Sadly, this would represent a significant setback to Google’s vision of indexing all the world’s knowledge. But there has always been an inherent tension in leaving it to a private corporation to carry out such a utopian plan. Look at the ongoing battle over Google Books, which would benefit everyone, but none more than Google.

It would also represent business as usual for Microsoft, which dominated the 1980s and ’90s not by offering more to its customers but by crippling its competitors. This is a company that, as legend would have it, built market share for its spreadsheet, Excel, by rewriting MS-DOS — its Windows precursor — so that the leading program, Lotus 1-2-3, wouldn’t run properly. “The job’s not done till Lotus won’t run” is one variation of the supposed battle cry heard in Redmond. Paying newspapers to pull out of Google is just the latest iteration of that theme.

But will it work? Is there any way a Bing News service could generate the sort of advertising revenue that would make up for a significant chunk of what the traditional media have lost? Somehow it seems doubtful. Still, it strikes me as a far more worthy experiment than whatever Steven Brill has been cooking up with his paid-content scheme for lo these many months. I hope we’ll get a chance to see how this all plays out.

More on Murdoch and Microsoft

In my latest for the Guardian, I take a closer look at Rupert Murdoch’s dalliance with Microsoft, whose search engine, Bing, is emerging as the main competitor to Google.

The Murdoch-Microsoft story, which I first wrote about last week, got a huge boost yesterday in the Financial Times. Today the New York Times follows up.

Rupe to Google: Bing this, mate

Murdoch_on_BingTwo things are clear about Rupert Murdoch’s pronouncements that he will build a pay wall around his sites, and that he’ll make them invisible to Google’s search engine.

First, he’ll fail utterly if that’s all there is. (How much would you pay for NYPost.com? Yeah, I thought so.) Second, given his track record as a media visionary, we should be cautious not to assume that’s all there is. As I told Chris Lefkow of Agence France Presse a few days ago, Rupe has a history of being two or three steps ahead of everyone else.

Now, it’s unclear what Murdoch may have in mind, and it’s likely that’s because he doesn’t know yet, either. But a media-savvy Media Nation reader has been feeding me stories suggesting that newspaper publishers — including Murdoch — may be inching toward an embrace with Microsoft, whose well-regarded search engine, Bing, has quickly established itself as the number-two competitor to Google.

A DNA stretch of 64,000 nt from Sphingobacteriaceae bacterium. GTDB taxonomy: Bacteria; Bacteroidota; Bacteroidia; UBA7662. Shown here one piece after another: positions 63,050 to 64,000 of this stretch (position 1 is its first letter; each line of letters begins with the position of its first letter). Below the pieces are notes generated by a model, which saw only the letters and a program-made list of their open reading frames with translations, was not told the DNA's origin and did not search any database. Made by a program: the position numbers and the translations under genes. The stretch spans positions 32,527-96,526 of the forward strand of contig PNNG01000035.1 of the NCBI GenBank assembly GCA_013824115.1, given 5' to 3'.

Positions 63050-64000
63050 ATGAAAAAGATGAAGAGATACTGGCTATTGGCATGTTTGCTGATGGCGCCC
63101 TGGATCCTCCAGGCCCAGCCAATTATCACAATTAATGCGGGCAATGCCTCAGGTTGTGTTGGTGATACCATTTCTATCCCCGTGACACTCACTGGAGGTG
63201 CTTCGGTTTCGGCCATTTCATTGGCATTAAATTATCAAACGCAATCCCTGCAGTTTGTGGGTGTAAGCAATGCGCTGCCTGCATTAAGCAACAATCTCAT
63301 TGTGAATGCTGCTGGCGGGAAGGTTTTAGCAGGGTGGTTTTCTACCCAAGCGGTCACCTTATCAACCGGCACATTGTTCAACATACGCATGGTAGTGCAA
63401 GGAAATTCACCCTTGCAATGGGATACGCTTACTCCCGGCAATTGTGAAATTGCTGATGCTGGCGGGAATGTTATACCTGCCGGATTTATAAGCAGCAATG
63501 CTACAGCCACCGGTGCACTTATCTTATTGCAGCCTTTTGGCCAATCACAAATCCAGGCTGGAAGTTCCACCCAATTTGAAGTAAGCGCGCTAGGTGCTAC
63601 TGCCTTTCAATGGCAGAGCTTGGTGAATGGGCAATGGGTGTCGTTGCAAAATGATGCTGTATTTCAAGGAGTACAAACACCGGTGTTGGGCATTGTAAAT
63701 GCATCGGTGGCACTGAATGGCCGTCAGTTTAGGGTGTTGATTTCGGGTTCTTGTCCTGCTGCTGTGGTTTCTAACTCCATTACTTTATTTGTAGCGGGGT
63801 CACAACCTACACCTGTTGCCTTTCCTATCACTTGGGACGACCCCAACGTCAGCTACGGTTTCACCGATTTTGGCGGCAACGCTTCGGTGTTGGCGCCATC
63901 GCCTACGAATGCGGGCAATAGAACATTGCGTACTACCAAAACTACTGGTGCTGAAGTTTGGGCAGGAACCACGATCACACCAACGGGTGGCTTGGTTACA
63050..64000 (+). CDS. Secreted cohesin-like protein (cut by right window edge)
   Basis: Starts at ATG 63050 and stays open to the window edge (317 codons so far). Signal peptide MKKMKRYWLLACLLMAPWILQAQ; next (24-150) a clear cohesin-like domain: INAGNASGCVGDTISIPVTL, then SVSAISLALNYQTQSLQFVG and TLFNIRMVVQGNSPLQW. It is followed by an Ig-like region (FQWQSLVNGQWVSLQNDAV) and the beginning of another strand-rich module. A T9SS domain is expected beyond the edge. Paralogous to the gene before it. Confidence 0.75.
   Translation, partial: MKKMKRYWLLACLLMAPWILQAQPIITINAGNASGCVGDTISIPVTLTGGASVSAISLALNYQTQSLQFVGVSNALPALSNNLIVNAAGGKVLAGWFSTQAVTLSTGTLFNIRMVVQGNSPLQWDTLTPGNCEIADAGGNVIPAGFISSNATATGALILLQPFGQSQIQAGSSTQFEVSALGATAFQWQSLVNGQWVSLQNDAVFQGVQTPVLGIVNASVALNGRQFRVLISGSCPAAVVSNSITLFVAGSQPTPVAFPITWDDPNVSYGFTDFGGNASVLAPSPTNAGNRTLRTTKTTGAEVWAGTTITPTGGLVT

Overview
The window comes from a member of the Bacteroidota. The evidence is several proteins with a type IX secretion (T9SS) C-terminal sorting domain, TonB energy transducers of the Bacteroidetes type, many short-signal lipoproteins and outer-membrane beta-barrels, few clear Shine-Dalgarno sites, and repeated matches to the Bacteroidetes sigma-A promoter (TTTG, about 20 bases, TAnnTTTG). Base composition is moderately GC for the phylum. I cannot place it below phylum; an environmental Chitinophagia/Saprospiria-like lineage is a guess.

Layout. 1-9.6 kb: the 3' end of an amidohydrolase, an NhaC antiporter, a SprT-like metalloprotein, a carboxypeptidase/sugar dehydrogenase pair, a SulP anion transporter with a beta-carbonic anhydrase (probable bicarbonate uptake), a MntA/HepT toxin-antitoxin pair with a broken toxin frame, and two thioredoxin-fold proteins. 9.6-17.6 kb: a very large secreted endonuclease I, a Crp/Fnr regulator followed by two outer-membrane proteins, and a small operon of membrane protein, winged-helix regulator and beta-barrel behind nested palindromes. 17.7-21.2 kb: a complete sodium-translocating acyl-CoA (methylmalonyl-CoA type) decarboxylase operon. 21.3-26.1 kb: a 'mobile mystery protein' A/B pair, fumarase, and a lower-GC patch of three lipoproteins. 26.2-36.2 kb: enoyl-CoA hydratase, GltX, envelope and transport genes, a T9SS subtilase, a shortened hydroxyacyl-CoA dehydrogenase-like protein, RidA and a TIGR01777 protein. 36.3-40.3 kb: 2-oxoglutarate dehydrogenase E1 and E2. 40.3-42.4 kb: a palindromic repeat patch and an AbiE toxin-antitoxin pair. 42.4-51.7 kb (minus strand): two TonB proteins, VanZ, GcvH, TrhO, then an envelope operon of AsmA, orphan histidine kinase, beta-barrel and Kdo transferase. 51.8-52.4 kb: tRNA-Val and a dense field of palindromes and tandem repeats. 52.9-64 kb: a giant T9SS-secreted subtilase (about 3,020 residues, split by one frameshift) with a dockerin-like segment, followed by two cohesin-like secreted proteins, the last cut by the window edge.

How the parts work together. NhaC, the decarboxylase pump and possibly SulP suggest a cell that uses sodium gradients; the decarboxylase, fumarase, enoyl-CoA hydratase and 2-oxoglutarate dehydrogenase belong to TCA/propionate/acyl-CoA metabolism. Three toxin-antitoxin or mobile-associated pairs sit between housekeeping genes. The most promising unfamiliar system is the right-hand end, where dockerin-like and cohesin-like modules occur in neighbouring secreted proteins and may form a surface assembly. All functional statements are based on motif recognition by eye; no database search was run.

Imagine some of the ways that this might work. Let’s start with the fact that all any Web publisher has to do is insert some code into its site in order to stop Google News from including it in its search results. No one dares do that, because Google drives lots of traffic to those sites. But publishers have long chafed at Google’s refusal to share any of its ad revenue with them.

But if you had to use Bing rather than Google in order to find content from a number of Big Media players, then you’d have to broaden your searches to two engines. Murdoch and his fellow media moguls might keep their sites open (smart) in return for Microsoft sharing the revenue it earns from selling ads tied to news content.

Or Microsoft might devise a more fine-tuned digital-rights-management system so that content-providers could offer a variety of open, closed and semi-open options (not so smart). There might even be a way for Google to include such content in its own searches as long as it didn’t upset Bing’s infrastructure.

At TechCrunch, Mike Butcher describes meetings that Microsoft is already having with European publishers. According to Butcher, Microsoft is prepared to invest nearly $170,000 in research and development. (I realize this sounds a bit like Lorne Michaels’ offering the Beatles $3,000 to reunite on “Saturday Night Live.”)

Jason Calacanis imagines Microsoft making a pitch that goes something like this:

Want to search the New York Times, Wall Street Journal, USA Today and 3,894 other newspapers and magazine?

Well, then don’t go to Google because they don’t have them!

Go to Bing, home of quality content you can trust!

At Slate, Jack Shafer has more, with links from others hypothesizing what may be happening.

What’s clear is that Murdoch is going to try something dramatic, and that he’ll most likely have some major players on his side. What he’s saying right now may bear little resemblance to the strategy that ultimately emerges.

More: Poynter’s Rick Edmonds is thinking similar thoughts.